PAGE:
Based on records from the FAA and NASA reviewed by The New York Times, safety standards in air traffic are frequently breached. (Photo: Desiree Rios for The New York Times)

Recent incidents have thrust the safety of air travel in the U.S. into the spotlight. An investigation by The New York Times has revealed a disconcerting number of close calls in the skies and runways of the country, even though the U.S. has not experienced any major plane crashes in over a decade.

  • In New Orleans on July 2, a Southwest Airlines pilot narrowly avoided a collision when aborting a landing, as a Delta Air Lines 737 prepared for take-off on the same runway.
  • In San Francisco on July 11, an American Airlines jet narrowly missed a Frontier Airlines plane during take-off. Another German airliner faced a similar situation moments later. 
  • A few weeks later, an American Airlines flight bound for Dallas had to swiftly ascend 700 feet to avoid a United Airlines plane, due to an error by an air traffic controller.

There were 46 close calls involving commercial airlines last month, many of which were not publicly disclosed.

On average, close calls happen multiple times a week.

The majority of incidents occur due to human errors near or at airports. A significant contributing factor is the nationwide shortage of air traffic controllers.

While some incidents make the news, many remain undisclosed.

Based on records from the FAA and NASA reviewed by The New York Times, safety standards in air traffic are frequently breached. Despite many of these incidents not resulting in crashes, their frequency is concerning.

The U.S. aviation system, catering to almost three million passengers daily, prides itself on its safety record. However, recent close calls have raised eyebrows among industry insiders, leading to fears of a potential tragic incident in the future. Numerous confidential safety reports corroborate this rising concern.

One glaring oversight is the lack of runway warning systems at many U.S. airports, despite recommendations from safety experts. The most pressing issue, however, remains the chronic understaffing of air traffic control facilities. This strain leads to overworked controllers, risking their ability to operate efficiently and safely.

Major airlines have reaffirmed their commitment to safety, emphasizing their heavy investments in training and technology. They also argue that the lack of major crashes underscores the system’s efficacy.

The FAA acknowledges the multi-layered safety approach has played a crucial role in preventing fatalities. Their current objective is to reduce close calls to zero. The agency also admits to an increase in runway incursions, although there has been an improvement since 2018. The FAA cites funding constraints as a reason for not installing more runway warning systems but is implementing other measures to bolster safety.

However, air traffic controllers, on conditions of anonymity, have expressed that the FAA’s actions are not sufficient. They paint a grim picture, highlighting extreme fatigue, plummeting morale, and a rising tendency to take shortcuts, which could potentially lead to tragic accidents.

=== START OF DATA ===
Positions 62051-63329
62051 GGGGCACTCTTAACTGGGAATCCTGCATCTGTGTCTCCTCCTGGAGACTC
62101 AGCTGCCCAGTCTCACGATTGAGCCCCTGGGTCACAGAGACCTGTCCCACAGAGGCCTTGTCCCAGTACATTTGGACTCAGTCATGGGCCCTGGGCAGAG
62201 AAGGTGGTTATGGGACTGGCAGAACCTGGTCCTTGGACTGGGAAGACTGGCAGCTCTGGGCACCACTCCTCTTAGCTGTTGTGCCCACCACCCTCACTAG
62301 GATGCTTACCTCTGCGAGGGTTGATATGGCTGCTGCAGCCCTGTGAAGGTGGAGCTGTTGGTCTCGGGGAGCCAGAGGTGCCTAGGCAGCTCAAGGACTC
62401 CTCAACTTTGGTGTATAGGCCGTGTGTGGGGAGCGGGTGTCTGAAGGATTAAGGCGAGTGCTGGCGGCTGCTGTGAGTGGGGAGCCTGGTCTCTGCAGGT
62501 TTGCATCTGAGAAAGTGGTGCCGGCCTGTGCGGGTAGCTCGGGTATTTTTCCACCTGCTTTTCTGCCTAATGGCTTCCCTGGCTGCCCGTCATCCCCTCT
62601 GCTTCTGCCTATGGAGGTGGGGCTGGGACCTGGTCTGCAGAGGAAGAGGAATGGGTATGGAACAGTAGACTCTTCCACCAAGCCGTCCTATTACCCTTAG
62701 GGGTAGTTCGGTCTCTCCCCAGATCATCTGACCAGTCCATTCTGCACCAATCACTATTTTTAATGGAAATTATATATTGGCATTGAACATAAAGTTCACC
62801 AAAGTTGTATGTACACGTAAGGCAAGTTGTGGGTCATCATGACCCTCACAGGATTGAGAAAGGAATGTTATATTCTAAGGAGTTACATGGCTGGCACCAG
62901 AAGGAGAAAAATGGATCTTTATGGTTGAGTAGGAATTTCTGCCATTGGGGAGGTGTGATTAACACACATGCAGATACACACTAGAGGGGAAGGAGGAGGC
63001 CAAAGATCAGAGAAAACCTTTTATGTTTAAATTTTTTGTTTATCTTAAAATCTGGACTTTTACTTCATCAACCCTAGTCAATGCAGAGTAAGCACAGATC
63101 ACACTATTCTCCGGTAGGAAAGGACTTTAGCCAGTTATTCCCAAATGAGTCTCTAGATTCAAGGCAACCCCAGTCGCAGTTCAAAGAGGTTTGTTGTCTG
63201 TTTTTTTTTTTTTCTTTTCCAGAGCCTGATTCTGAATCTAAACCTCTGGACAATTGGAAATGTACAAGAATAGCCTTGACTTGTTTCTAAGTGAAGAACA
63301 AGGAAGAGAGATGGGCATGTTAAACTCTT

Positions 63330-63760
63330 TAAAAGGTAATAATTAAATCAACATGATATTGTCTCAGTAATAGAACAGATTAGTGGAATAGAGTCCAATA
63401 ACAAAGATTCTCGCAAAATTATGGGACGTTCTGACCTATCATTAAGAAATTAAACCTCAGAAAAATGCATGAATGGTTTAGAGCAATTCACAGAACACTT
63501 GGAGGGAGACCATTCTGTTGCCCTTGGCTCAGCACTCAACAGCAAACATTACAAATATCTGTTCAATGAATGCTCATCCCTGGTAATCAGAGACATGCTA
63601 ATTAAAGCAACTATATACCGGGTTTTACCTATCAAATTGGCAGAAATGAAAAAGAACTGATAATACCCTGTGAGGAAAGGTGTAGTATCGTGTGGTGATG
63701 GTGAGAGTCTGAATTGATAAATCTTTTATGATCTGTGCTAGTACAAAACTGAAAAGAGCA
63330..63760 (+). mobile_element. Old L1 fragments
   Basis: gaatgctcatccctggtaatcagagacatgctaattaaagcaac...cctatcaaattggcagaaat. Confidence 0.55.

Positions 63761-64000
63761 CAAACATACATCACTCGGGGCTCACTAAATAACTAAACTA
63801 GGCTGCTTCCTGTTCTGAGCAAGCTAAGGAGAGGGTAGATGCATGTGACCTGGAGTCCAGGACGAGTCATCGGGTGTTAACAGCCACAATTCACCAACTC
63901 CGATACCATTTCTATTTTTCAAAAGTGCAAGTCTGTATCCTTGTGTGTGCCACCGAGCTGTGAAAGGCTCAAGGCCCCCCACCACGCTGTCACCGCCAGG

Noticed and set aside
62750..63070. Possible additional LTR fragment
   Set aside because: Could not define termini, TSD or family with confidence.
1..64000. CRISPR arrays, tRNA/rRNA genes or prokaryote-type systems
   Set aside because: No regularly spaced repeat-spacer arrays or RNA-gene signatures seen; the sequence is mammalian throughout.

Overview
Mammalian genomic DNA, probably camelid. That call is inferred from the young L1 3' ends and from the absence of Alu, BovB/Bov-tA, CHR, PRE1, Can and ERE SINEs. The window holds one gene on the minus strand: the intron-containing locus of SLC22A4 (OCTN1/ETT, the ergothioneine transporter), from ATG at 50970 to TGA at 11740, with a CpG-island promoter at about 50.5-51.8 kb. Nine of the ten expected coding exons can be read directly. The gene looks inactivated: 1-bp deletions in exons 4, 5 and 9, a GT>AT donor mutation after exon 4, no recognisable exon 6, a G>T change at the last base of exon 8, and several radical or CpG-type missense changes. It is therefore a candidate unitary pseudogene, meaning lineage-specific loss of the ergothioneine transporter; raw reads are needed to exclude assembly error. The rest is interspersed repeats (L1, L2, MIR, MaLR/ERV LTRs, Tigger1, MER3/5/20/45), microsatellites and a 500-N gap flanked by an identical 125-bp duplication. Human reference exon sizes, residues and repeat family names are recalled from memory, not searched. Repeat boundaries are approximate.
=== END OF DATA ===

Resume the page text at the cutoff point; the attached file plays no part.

A vast majority of U.S. air traffic control facilities are understaffed. The roots of this issue trace back to the 1980s when the Reagan administration replaced striking controllers. The pandemic further exacerbated staffing challenges, as training slowed due to health restrictions and many controllers retired.

Many controllers are working on a rotating schedule that can lead to physical and psychological exhaustion. This fatigue, coupled with mandatory overtime, has been identified as a significant factor contributing to potential safety hazards.

Over the years, there have been numerous warnings about the state of U.S. air safety. The Department of Transportation’s inspector general has highlighted increasing “losses of separation” incidents, while the National Transportation Safety Board has called for better runway collision alert systems. However, the FAA has made limited progress in implementing new surface detection systems.

The FAA has requested additional funds to train and recruit 1,800 new controllers in the 2024 fiscal year. However, the anticipated loss of over 1,400 controllers next year means that the staffing gap will remain a pressing concern.

Ben Dorks, CEO of Ideagen—a provider of global regulatory and compliance software—shared comments with Avionics International in response to the New York Times article.

“Aviation bosses know this is an issue. We recently spoke to 500 CEOs from a range of regulated industries around the world and 47% of those in aviation said safety is a key investment priority over the next 18 months.

“But in order to have a thorough understanding of how to mitigate risk, you need a complete view of safety intelligence and our research also revealed that more than half (53%) were using a number of different systems to manage their compliance, safety, and risk, and these weren’t integrated, so the picture is fragmented.

“That becomes even more important when you’re having to do more with less. The skills shortages are having a crippling effect across many regulated industries. In our research, more than half of the CEOs we spoke to said mental health absence is their biggest risk to resilience and almost a quarter said staff shortages.”

“There’s a recognition among the C-suite that this is something they need to address. Aviation can afford you a rewarding, valuable career, but it’s also incredibly high risk and that pressure is felt by those working in it. Technology is a real enabler here to do some of that heavy lifting, relieve some of that pressure, and free highly-trained, skilled workers to add value where it matters most.”

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